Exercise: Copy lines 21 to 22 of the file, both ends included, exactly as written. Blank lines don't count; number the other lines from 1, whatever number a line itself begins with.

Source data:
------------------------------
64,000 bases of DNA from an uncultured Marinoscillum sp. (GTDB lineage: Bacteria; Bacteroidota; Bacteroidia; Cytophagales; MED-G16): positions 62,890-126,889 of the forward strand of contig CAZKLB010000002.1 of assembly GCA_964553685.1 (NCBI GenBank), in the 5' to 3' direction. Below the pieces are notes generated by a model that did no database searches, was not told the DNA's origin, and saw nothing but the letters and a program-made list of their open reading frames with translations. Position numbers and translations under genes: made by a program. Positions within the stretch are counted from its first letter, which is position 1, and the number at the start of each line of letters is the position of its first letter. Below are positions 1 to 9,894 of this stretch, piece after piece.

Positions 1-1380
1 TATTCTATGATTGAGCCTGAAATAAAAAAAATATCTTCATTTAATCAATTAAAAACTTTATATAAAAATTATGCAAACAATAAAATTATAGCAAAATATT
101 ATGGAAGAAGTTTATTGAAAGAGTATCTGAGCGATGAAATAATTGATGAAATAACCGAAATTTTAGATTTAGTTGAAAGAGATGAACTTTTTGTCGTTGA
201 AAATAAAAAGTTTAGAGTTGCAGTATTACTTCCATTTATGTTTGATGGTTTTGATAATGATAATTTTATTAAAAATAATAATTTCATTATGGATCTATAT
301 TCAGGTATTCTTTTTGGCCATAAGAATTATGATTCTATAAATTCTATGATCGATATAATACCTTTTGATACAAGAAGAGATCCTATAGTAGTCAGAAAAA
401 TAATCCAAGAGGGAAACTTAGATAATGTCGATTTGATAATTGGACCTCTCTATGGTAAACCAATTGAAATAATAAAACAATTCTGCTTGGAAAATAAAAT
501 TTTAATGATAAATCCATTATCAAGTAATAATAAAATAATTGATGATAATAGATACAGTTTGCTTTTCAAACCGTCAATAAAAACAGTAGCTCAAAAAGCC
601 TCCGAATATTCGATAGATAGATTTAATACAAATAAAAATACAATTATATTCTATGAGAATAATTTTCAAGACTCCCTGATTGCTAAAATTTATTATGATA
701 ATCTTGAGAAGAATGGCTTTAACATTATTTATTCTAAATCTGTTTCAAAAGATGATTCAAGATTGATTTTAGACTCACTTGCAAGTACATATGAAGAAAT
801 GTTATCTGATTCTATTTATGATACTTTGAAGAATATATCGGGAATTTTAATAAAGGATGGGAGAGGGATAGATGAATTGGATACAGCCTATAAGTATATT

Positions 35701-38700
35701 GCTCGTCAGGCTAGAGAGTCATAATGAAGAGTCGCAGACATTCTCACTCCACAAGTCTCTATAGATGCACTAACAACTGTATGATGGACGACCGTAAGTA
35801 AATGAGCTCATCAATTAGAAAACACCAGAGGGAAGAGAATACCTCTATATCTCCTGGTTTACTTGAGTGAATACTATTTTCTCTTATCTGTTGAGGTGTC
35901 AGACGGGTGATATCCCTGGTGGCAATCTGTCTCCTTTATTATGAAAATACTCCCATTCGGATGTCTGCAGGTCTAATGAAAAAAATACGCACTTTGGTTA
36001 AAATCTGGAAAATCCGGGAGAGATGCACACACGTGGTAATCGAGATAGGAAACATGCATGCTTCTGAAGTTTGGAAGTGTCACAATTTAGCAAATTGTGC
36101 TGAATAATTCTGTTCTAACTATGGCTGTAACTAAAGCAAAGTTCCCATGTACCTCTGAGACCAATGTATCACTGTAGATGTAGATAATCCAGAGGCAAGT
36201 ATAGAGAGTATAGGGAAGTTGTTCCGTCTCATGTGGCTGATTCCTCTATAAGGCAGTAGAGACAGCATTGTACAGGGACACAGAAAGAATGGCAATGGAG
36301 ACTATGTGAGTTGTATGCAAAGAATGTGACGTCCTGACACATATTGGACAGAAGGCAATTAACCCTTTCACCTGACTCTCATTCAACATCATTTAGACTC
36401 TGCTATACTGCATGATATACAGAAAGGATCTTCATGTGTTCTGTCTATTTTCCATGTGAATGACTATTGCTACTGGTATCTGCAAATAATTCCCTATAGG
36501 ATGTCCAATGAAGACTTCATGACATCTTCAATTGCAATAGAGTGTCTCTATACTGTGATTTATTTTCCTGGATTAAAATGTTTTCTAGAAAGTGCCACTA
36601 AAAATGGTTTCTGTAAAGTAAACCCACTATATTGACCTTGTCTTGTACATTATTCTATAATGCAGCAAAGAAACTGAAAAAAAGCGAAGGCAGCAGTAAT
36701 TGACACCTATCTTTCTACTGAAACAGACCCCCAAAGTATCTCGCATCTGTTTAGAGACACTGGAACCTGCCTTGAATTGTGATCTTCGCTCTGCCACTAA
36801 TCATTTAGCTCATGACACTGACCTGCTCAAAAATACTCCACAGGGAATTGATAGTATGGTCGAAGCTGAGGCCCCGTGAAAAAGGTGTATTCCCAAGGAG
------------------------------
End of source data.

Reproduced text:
36501 ATGTCCAATGAAGACTTCATGACATCTTCAATTGCAATAGAGTGTCTCTATACTGTGATTTATTTTCCTGGATTAAAATGTTTTCTAGAAAGTGCCACTA
36601 AAAATGGTTTCTGTAAAGTAAACCCACTATATTGACCTTGTCTTGTACATTATTCTATAATGCAGCAAAGAAACTGAAAAAAAGCGAAGGCAGCAGTAAT